Kenny Lowenstein was on hand for Shomrim. He reminded people they can report any suspicious activity by contacting the Shomrim hotline at 424-294-8273. For LAPD non-emergencies, he suggested they phone 877-275-5273, adding that for any crime, 911 should be called first.

Joanne Troncale, a coordinator for the City of Los Angeles Emergency Management Department, handed out literature. She said that anyone who has a bundled package (internet, phone, TV) can contact Notify L.A. at http://www.NotifyLA.org to be added to the list enabling emergency text messages from the City – similar to Amber Alerts.

Rochelle Frankel of Bikur Cholim displayed a new initiative, an emergency food box. Mrs. Frankel also reminded visitors to the booth to participate in blood and bone marrow drives coordinated with Children’s Hospital.

Tickets were sold for snacks that included popcorn, snow cones, and cotton candy. Lunch selections included grilled chicken, salad, and hamburgers from Beverly Hills Kosher Market.

The award ceremony commenced with Councilman Paul Koretz explaining to the audience that keeping your family safe is one of the most important things you can do.

Michoel Bloom, Executive Director of Hatzolah, thanked Ohr Eliyahu for hosting the event, saying, “[One of] the greatest guiding principles in Judaism is expressing hakarat hatov.” He then added his deep gratitude to the many participants from all agencies in the community that were present, including the Los Angeles Fire Department, the Los Angeles Police Department, and a multitude of city officials.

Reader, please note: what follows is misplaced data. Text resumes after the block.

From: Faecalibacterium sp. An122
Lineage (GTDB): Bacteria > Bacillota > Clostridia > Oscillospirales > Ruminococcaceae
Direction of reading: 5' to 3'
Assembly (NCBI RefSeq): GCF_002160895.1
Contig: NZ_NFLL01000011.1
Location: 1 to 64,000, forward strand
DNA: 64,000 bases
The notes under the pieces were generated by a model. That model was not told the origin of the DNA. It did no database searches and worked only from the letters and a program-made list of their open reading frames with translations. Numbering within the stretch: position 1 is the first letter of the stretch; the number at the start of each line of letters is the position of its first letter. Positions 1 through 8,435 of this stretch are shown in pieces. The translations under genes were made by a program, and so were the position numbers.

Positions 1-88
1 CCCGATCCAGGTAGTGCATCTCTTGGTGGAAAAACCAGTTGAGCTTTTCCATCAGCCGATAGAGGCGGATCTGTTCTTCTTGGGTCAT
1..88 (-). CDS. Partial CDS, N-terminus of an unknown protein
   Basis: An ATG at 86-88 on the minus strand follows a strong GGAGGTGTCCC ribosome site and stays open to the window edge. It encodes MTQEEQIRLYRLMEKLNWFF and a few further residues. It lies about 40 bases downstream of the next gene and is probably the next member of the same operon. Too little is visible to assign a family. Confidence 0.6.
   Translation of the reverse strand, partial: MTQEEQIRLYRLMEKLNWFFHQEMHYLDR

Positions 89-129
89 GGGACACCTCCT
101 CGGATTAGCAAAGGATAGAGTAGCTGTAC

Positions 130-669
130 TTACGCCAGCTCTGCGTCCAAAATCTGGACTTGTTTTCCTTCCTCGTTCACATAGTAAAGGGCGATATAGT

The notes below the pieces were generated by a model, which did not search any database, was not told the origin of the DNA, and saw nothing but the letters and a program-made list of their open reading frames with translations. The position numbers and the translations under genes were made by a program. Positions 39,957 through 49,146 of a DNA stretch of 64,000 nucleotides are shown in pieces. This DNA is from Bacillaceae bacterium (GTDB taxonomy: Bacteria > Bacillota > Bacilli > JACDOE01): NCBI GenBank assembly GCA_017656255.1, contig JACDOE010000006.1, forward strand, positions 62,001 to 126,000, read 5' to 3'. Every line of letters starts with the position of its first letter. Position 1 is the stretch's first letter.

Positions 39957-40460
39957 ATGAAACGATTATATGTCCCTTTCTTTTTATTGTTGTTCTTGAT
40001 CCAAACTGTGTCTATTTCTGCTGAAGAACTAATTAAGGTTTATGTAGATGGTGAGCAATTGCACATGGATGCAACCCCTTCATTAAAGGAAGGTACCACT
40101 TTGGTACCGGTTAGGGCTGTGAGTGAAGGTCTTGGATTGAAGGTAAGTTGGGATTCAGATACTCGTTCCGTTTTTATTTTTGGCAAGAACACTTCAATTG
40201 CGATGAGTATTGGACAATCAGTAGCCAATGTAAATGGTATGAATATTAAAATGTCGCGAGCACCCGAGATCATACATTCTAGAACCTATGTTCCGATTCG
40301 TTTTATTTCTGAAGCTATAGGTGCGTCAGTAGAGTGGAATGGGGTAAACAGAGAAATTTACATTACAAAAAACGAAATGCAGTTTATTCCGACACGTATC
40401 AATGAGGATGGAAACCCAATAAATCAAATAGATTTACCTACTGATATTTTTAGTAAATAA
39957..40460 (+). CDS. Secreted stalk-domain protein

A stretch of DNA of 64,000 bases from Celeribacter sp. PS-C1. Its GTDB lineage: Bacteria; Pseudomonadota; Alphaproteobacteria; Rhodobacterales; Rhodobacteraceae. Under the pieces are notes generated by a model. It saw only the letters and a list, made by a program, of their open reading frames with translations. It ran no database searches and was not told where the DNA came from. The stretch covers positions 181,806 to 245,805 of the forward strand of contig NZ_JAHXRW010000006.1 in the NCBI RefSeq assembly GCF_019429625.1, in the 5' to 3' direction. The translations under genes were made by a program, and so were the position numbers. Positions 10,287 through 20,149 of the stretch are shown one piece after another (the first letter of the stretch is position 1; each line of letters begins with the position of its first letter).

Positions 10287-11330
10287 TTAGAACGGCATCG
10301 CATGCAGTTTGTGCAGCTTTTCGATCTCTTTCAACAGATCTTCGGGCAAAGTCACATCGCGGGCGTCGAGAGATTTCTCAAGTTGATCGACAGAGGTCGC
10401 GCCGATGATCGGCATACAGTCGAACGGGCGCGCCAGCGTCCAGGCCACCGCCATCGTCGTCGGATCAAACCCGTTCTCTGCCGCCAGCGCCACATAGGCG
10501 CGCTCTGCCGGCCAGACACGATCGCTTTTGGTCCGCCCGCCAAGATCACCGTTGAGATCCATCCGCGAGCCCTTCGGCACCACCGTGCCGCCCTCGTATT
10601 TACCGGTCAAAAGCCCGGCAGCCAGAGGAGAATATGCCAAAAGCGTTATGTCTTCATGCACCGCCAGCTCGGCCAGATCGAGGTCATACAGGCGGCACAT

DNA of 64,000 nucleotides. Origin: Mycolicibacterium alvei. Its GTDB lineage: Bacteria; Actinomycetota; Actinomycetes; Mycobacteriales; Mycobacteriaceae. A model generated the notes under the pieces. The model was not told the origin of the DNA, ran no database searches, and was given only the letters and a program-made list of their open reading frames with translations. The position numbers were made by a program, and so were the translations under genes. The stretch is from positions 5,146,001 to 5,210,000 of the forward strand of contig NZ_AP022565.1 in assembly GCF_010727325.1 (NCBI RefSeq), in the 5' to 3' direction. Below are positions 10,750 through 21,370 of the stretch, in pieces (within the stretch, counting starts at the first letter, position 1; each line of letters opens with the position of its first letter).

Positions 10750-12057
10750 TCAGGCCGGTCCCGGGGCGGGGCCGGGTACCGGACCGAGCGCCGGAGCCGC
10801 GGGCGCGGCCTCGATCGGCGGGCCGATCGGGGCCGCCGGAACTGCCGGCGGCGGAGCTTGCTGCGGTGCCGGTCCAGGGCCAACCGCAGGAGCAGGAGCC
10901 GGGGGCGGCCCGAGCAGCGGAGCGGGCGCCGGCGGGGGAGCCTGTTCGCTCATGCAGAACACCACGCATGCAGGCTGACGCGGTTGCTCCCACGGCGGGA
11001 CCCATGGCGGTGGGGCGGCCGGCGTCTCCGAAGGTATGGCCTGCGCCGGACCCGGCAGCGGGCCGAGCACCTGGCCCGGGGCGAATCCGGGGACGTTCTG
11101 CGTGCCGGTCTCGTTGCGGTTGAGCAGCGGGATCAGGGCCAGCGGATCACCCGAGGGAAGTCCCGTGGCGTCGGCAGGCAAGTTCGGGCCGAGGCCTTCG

LAPD Sergeant A.J. Kirby accepted an award on behalf of Assistant Chief Beatrice Girmala. Also present were city officials: Councilman David Ryu, Beverly Hills Battalion Chief Mike Hand, L.A. City Deputy Chief Darren Palacios, State Law Enforcement Deputy Director Yonaton Berdugo (on behalf of Bob Hertzberg), and LAPD Chaplain Shmuely Newman.

Hatzolah volunteers Tuvia Feldsher, Yitzy Moorvitch, Aryeh Rosner, Chavi Gorman, and Yocheved Rosenthal received awards from the State Senate and City Council, presented by Drug Commissioner Howard Winkler (on behalf of County Supervisor Mike Amtonovich) and former Commissioner Andrew Freedman.

According to David Bacall, Chief of all Field Operations of L.A. Hatzolah, “Our goal today was to bring together our public safety partners in an area where our local community can come out and meet them and see the people and build a trust. There are certain things incumbent upon all of us as Jews to do to prepare for emergencies, have emergency supplies, know the resources, know the numbers for the police, fire, for Hatzolah, and have them programmed in.”

Bacall also said that some people hesitate to call on Shabbos, not knowing who will come and if it’s a real emergency. “If you’re questioning it, call.”

The number for Hatzolah is 800-613-1911.